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Howard Stutz

Bally Technologies reports lower earnings

30 April 2010

LAS VEGAS, Nevada -- Slot machine maker Bally Technologies, which told Wall Street earlier this month its third-quarter earnings would be off due to slower-than-expected slot machine sales, confirmed those predictions Thursday.

Las Vegas-based Bally reported net income of $23 million, or 39 cents per share, in the quarter ended March 31, down from net income of $30.6 million, or 52 cents per share, a year earlier. The company took an impairment charge of $11.4 million, or 13 cents per share, on its Alabama charitable bingo assets due to uncertainty in the market.

Revenue fell 3.2 percent to $190.6 million from $196.8 million.

Despite the lower numbers, Bally Chief Executive Officer Richard Haddrill said the company made progress on its strategic initiatives.

Also on Thursday, Bally announced a deal to provide 3,600 machines to Italy for the country's new video lottery program. The company expects to begin shipping those games this year. Bally entered into long-term agreements with two of Italy's VLT concessionaires to provide machines for the program being implemented throughout Italy in public venues.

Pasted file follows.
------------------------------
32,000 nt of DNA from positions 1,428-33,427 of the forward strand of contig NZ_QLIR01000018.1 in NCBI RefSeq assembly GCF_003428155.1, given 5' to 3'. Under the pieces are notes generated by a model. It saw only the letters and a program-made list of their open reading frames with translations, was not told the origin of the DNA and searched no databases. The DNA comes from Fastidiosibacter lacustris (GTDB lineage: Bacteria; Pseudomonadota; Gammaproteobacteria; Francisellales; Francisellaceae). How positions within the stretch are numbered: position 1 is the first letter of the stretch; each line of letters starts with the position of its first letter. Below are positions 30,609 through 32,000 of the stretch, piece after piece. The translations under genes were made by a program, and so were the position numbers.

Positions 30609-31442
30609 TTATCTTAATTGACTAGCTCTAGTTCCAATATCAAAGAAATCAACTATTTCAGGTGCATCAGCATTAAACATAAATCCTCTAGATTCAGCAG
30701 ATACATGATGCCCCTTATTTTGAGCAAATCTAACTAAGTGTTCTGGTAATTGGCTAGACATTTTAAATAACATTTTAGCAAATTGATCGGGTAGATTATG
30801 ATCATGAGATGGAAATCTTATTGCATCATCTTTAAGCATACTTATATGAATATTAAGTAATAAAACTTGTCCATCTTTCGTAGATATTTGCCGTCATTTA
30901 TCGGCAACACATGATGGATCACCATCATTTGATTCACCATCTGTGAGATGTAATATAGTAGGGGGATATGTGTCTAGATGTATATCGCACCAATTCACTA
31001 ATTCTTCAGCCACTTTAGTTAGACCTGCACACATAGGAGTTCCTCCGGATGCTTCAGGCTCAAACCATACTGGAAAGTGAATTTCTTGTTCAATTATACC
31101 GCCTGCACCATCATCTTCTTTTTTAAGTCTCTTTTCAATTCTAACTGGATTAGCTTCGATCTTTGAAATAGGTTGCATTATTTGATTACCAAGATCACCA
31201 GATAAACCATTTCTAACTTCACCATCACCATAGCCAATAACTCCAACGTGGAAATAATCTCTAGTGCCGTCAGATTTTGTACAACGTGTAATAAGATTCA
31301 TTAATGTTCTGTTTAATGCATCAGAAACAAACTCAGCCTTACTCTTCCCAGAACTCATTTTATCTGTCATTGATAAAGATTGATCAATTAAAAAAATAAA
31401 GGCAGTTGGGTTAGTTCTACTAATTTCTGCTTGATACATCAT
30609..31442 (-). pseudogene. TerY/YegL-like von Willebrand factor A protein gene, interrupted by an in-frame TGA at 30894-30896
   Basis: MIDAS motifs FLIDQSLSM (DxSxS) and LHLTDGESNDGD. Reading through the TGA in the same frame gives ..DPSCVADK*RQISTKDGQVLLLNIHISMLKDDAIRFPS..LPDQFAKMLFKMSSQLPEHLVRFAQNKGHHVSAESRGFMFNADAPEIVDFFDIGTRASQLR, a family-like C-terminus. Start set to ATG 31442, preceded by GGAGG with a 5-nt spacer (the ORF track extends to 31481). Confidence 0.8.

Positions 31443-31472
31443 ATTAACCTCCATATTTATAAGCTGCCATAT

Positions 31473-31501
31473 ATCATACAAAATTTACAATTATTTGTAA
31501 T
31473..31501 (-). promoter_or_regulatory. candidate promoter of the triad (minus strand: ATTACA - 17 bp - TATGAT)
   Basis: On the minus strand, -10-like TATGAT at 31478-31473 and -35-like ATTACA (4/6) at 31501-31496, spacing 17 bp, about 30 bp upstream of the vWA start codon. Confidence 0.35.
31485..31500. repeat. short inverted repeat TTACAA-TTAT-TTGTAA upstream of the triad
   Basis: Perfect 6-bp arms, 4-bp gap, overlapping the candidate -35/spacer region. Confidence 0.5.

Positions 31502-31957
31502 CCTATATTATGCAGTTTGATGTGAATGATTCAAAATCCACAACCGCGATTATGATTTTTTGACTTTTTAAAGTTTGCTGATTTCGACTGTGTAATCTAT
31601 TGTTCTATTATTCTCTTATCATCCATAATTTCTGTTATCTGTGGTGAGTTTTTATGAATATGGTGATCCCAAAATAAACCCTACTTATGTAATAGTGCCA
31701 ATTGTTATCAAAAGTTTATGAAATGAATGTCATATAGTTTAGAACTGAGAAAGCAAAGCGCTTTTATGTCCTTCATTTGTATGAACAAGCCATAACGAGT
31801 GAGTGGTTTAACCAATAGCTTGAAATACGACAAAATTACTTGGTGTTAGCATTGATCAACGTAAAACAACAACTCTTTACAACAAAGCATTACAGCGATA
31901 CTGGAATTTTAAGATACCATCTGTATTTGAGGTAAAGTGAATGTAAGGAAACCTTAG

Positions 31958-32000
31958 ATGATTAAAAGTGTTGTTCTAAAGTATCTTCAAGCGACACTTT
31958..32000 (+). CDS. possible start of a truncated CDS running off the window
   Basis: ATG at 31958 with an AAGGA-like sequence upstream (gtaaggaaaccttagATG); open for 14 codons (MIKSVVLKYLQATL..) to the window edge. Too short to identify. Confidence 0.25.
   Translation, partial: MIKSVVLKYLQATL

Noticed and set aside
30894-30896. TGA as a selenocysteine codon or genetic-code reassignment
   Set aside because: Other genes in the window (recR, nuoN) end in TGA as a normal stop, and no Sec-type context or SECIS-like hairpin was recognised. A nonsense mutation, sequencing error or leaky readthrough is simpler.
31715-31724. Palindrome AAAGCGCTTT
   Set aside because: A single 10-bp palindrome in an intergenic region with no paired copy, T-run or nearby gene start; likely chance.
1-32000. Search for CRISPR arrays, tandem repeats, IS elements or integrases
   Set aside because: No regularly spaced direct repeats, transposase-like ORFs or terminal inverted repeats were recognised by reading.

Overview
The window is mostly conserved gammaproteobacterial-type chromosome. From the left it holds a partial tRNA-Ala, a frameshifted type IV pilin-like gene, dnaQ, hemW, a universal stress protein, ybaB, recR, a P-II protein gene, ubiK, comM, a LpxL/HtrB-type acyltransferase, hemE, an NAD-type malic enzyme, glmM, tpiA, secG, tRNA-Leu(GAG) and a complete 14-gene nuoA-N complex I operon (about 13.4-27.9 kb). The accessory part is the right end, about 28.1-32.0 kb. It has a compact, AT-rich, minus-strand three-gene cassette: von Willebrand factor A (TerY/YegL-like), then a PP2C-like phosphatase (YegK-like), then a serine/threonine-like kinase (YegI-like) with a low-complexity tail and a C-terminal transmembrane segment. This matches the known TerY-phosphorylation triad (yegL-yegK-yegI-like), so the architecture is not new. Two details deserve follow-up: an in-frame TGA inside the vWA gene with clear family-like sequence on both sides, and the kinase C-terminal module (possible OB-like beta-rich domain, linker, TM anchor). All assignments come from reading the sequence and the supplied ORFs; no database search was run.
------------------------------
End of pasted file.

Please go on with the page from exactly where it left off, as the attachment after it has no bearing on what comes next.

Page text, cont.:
No price or sales figures were provided.

Bally Chief Operating Officer Gavin Isaacs said the deal with Italy also includes gaming systems management products and server-based gaming tools.

Analysts said investors had already taken into account Bally's reduced third-quarter figures.

"The company preannounced a weaker third quarter than expected, reflecting slower deployment of capital from casinos in the quarter, forced closings of slot machines and weak daily yields," Morgan Joseph gaming analyst Justin Sebastiano told investors before Thursday's announcement. "Game sales estimates are expected to be down this quarter as most of those numbers are being pushed back until the fourth quarter."

When the company preannounced earnings, Bally also said it signed an agreement to sell its Rainbow Casino in Vicksburg, Miss., to Isle of Capri Casinos for $80 million. The deal hinges on regulatory approval.

Also, Bally and Isle of Capri agreed on a deal to replace a competitor's casino management system and server-based gaming product at 10 of the regional casino operator's properties.